I landed in Shanghai two weeks and a half ago, I was wearing my beloved black Camper shoes, the ones that make me look like a clown.

I had being teased for weeks by Trugglet for not being able to make up my mind on which footwear to pack for my European trip: I am also going back to Italy, where people are going to decide whether I’ve turned into a barbarian by examining the way I eat, what I wear, but, especially, my shoes.

I took them off for a quick nap in the airport, already regretting the heavy leather, unsuitable for a mediterranean summer, or so I thought. Spora welcomed me in Paris and took me home on her Vespa, shaking her head at the sight of shoe pair #2, an uncanny and unoriginal duo of black flats, which made me very tired of walking on the hard ground in and around the Marais and the Centre Pompidour.

It was then with a great deal of genuine relief that I finality upgraded to a pair of high heeled leather sandals, to drive which I still have to get a proper licence after a bit of professional training with Spora, who now does it as a full time job: teaching how to walk on high heels without killing yourself, without making a fool of yourself but, most of all, with elegance, femininity and ease.

My new sandals needed: an inner patch on the sides to avoid trimming my little toe, further holes on their ankle belt, proper paraffin soles to avoid constant slipping and sudden death. Two chores out of three have been accomplished, the most important task, though, the sole remaking, is still pending. Shoe repairers in Provence (my trip goes on, good bye Spora and UnaSnob, hello family) couldn’t be bothered.

I don’t like risking death, though, so, for now, I am wearing:

  • shoe pair #4, another pair of Camper, white, summery and (clownishly) light or
  • shoe pair #5, beautiful french silver Bocage sandals, 8 cm heels, bought in Melbourne (I know, it doesn’t make any sense).

The latter are very silverish, have very low back strap (it always ends up under my heel) and, if worn without (black, matte, please, of course) stockings, still give me blisters.

Ah, blisters, the curse of the soft-skinned, the summer plague, the exit from Eden. You, woman, shall walk in pain until the end of time. Half of the shoes sold out there slice my feet even if I only think of wearing them, the others are more subtle, and deceiving: they pretend to be well built and soft, only to start rubbing and blistering and hurting when it’s too late, I’m in the middle of my day, can’t go back and am almost bleeding.

Camper shoes give me a temporary relief, the day after a violently blistering episode, but I need sandals, so I explore Annecy’s centre (goodbye family, hello animation festival) and get black sandals, a bit of heel, beautiful design, THE pair of shoes of my life. I know, I say it every time, of every house I rent, of every boyfriend I fall for, of every pair of shoes I get: now I don’t need to look any further, this will be forever, I feel I can be myself here, I feel this is perfect for me, it feels so good… oh, wait, it’s hurting a bit now, OUCH! Blisters again, blisters, every time.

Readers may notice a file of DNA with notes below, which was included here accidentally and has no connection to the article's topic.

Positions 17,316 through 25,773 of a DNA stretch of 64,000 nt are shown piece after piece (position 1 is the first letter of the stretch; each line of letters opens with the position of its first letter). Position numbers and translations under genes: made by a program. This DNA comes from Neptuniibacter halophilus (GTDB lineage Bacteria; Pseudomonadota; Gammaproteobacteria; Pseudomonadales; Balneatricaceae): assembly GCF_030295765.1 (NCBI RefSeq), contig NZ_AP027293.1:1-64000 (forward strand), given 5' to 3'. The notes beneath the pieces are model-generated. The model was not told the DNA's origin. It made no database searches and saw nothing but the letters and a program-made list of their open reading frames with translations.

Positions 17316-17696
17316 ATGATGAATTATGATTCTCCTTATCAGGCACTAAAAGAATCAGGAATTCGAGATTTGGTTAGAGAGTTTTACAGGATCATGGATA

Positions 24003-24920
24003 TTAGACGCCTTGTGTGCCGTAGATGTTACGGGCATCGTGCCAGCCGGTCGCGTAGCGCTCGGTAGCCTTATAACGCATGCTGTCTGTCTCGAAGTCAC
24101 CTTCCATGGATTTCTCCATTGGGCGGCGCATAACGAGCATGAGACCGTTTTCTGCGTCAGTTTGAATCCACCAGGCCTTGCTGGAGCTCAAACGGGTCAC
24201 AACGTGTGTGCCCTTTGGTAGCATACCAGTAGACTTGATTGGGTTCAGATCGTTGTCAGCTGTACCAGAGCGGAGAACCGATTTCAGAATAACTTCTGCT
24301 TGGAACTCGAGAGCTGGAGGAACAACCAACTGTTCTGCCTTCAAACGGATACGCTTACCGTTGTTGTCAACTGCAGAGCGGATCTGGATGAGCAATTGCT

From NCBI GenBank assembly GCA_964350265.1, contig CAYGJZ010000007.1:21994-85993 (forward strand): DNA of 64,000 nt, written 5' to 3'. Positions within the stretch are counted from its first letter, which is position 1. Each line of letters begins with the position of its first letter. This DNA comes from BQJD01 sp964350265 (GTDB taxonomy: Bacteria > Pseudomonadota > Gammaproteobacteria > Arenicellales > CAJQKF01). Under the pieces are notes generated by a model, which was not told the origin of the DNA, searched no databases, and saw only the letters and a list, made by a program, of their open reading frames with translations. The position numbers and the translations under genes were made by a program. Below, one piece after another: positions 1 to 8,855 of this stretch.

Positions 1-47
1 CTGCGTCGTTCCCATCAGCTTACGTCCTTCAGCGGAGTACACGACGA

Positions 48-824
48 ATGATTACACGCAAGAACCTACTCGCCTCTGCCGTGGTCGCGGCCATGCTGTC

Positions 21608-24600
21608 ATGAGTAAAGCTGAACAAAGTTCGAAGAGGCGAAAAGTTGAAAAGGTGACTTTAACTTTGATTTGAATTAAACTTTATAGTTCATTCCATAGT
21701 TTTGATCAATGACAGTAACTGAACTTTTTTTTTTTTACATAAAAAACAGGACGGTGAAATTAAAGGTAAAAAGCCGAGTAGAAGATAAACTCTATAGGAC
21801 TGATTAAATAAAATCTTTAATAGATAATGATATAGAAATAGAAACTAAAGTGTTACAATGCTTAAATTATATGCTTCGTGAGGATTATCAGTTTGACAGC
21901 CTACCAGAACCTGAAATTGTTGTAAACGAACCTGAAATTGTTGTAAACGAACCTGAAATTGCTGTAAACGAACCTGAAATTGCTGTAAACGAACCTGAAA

When my skin recovers while my heart is still convalescent I go for another quest: dear Annecy,would you please find me a pair of traveller’s sandals, flat, easy, chic?. They have to be: both thongs and sandals, because I have broad and thin feet and I always slip out of shoes; wearable with mostly everything I own, no decorations, please, no odd colours; just a good pair of shoes to take me to places in summer, please. Something I can wear with a skirt, run and walk a lot in, something nice and simple. Is that too much to ask? Of course not.

Meet shoe pair #7 (gosh): brown leather, flat, beautiful sandals. Slippery, yes. A bit hard, oh well. So nice, though… Finally. Quite a bit hard, though, ouch. I wear them with the oldest item in my suitcase, a white sleeveless dress, perfect outfit for staying at the outdoors screening of Aardman’s Pirates, during a rain storm, under a little umbrella, wrapped in a cotton scarf, watching an unsubtitled film in French, a wonderful language I’ve pretended I can speak and understand for almost two weeks now.

There’s nothing better than a lot of rain to tame hard and coarse leather sandals, though I have missed the black winter Camper that night, spending the second half of the screening sitting on my program booklet, barefooted because cold, wet leather can be very chilly, and I don’t want to get sick. Wondersandals are at my feet right now, on the train to Valencia, we are now friends.

They have passed the initiation process, a water flood similar to the one that took away the best pair of sandals I ever met in my life: white, supple leather thongs with a soft heel belt I had bought in a Japanese shop in Bali. I had added some black silk band to secure them around my ankles. We were divine together and I would walk for hours, everywhere, all the time in them. They died during a violent rainstorm in Melbourne, after my friend Bahar’s birthday, got too much water and pretty much disintegrated under my eyes.

One of my favourite shorts sense at Annecy’s festival last week was “Second hand“, a british short. A very fast paced, stressed out young professional would rescue his elderly, hoarding neighbours and be saved from his neurosis by them: they would take away his noisy, hard and squared black shoes and knit a soft, red pair of thick socks that would give him peace of mind and sweet dreams. My favourite shoes are all like that, but they also take me to places. They are means of transportation, not only jewellery, for me. And I love it so much that I can go anywhere, on my feet.